Natural Selection Tour Snowboarders Preview ‘Iraqi’ Backcountry Center For Revelstoke Stop

“Confrontational.” “Challenging.” “Technical.” “Dangerous.” “Psycho.” “Organized.” “Cut.”

These are the words that the 12 snowboarders who will compete in the second stage of the Natural Selection Tour 2023 will be used to describe this year’s center, located in the Heli Ski Selkirk-Tangiers property in the backcountry about 20 kilometers more beyond Revelstoke Mountain Resort in British Columbia.

Revelstoke boasts the steepest (5,620 feet) in North America, but if you think resort terrain is challenging, check out what these riders will be tackling on Monday. (The tournament has a weather window between March 4-11, and the call was made at 4 pm on Sunday, March 5, to go on Monday, March 6.)

Now in its third year, the Natural Selection Tour has changed its format slightly for 2023.

Instead of three separate stages and the end of the route, this year, the first part of the competition was held through 12 “DUELS,” featuring a challenge rider and a defending rider (someone returning to the Tour or a rider with the largest backcountry experience ever) filming a day of riding one-on-one, with the judges evaluating the entire footage and selecting one rider to advance to Revelstoke.

The Revelstoke stage is not an elimination event; all 12 riders will move on to the final leg of the 2023 Tour in Alaska. But how a rider performs in Revelstoke could make all the difference when the overall men’s and women’s 2023 champions are decided.

On this face, which can only be reached by helicopter, the name of the game – at least for the time being – may be staying put.

“I am delighted to be able to say that this is undoubtedly the most complex, the most challenging and, not that we are looking for it, but probably by default the most dangerous venue that we have chosen,” Natural Selection Tour creator Travis Rice told me the night before the tournament.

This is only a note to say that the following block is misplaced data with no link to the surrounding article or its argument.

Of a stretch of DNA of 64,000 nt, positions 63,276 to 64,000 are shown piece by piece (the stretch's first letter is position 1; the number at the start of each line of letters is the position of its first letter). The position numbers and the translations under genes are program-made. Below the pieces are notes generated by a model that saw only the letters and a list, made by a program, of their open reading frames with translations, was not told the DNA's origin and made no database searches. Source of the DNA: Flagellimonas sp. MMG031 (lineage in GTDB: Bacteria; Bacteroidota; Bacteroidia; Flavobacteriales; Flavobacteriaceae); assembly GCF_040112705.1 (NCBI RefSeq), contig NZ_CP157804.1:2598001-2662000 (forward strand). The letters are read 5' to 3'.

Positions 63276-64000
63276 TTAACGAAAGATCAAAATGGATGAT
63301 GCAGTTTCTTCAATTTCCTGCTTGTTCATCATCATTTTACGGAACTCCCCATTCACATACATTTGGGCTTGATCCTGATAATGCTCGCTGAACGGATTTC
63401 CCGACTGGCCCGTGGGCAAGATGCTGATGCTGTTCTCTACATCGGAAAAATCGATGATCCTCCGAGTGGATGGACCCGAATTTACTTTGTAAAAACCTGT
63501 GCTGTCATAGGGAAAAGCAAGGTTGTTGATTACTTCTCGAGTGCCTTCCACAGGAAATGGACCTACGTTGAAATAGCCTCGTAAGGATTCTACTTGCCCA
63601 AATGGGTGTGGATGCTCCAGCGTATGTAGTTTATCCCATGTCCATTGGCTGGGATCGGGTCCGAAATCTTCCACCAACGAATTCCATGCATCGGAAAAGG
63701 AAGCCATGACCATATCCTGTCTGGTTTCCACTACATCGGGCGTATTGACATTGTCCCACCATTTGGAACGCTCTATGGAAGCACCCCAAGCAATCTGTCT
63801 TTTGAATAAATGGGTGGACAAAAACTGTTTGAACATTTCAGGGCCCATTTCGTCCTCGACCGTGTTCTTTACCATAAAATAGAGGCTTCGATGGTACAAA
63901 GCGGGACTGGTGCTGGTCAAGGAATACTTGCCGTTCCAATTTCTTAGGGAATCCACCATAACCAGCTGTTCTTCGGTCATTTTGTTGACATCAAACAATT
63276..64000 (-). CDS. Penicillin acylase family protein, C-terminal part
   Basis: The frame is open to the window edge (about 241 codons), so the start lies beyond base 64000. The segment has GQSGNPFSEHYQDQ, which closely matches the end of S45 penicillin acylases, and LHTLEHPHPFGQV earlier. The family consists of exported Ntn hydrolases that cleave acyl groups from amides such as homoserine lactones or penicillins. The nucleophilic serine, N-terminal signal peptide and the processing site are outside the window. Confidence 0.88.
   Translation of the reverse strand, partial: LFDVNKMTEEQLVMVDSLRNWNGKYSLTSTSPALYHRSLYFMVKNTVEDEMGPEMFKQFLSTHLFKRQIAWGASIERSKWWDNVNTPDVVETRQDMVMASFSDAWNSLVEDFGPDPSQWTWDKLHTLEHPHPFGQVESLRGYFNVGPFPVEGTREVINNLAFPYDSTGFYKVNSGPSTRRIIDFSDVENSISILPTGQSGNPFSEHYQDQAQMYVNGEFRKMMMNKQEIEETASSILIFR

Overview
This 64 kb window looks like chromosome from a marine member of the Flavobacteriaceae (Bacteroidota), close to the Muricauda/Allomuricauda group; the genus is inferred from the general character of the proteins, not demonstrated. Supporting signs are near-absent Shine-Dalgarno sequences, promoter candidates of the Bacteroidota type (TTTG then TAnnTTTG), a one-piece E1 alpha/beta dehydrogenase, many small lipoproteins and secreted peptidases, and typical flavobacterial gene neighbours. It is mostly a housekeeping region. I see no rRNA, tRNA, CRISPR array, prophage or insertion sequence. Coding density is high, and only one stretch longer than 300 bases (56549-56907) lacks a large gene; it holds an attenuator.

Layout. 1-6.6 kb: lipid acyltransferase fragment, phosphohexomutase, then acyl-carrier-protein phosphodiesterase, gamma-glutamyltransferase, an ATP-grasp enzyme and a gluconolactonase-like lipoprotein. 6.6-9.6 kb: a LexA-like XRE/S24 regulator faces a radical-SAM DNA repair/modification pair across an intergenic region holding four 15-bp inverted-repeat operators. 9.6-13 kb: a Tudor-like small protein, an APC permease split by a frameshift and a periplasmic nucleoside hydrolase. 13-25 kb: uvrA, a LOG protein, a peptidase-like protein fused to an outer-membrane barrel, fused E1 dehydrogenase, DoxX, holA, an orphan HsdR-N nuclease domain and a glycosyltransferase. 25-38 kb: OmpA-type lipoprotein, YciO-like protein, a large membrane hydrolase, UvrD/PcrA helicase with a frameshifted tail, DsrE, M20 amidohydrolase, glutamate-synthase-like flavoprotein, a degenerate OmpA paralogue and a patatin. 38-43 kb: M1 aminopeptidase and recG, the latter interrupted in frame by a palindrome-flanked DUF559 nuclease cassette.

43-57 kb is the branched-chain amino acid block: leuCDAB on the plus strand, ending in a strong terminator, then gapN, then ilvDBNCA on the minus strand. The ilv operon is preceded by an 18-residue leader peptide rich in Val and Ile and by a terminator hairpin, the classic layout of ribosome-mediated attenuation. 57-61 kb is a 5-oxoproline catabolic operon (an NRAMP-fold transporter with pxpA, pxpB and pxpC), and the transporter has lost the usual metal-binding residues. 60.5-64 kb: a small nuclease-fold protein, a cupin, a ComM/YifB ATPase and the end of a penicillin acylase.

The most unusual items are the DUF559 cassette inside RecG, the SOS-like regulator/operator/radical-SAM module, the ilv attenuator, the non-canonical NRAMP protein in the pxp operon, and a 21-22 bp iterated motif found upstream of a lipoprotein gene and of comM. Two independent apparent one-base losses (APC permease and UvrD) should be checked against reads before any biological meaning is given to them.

Previous stages of the Tour have been held in the backcountry outside of Jackson Hole Mountain Resort, at Baldface Lodge in British Columbia and in Alaska. The Tour, which marries freestyle riding (think traditional Olympic-style competitions) with big mountain freeriding, often marries elements built on previous venues, such as ramps and jumps.

The Revelstoke location, however, is the last in a natural high mountain terrain – no human intervention required here.

Even among these who’s who of professional snowboarders – 2022 Natural Selection Tour overall men’s champion Rice; 2022 women’s champion Elena Hight; 2021 men’s champion Mikkel Bang; backcountry pioneer Kimmy Fasani; Olympic swimmers Zoi Sadowski-Synnott and Hailey Langland; halfpipe medalist turned mountain movie star Ben Ferguson; Jackson Hole’s “Backcountry Prince” Blake Paul; Jared “Big Air Jare” Elston; Revelstoke’s own Dustin Craven; slopestyle and big air technician Torstein Horgmo and 2023 contender Mikey Ciccarelli (riding in place of an injured Mark McMorris)—there’s no shortage of concerns about the venue.

Each individual rider expressed excitement to access such a remote part of the BC backcountry and tackle such a unique course … but perhaps all their combined experience has not yet fully prepared them for this face that Rice makes described as a “beast.”

“I’m really excited about this course,” Hight said. “I think there is so much creativity to be gained from it. I think it will really push my personal limits and the limits of all the riders.”

That’s where she got now, after a scout day on Saturday and some time to study all the lines she could. Her gut reaction when she first saw the venue, though?

“I was like, this face is psycho and I don’t know how we’re going to get through it,” Hight said with a laugh. “But at the same time, with a lot of big faces, there’s only so many options and then your mind goes crazy, so after you’ve had a few days to sort it out I’m sure people have gone tackle their favorite areas. “

As the defending women’s champion on Tour, Hight also admits there is a little extra pressure on him to do well at Revelstoke. “I’m really excited and nervous in equal measure,” she said.

Horgmo had a similar feeling when he first saw the face and the many options it offers, and he had a specific term for it: “brain hurricane.”

“I knew it was going over, and then when we first got down there and had to watch it, I tried to stay calm, because I knew we were going to get so much data and drone get. footage to include,” Horgmo said. He said the early scouting was like a “game of elimination,” just narrowing down his potential lines by looking at everything he’s not considering.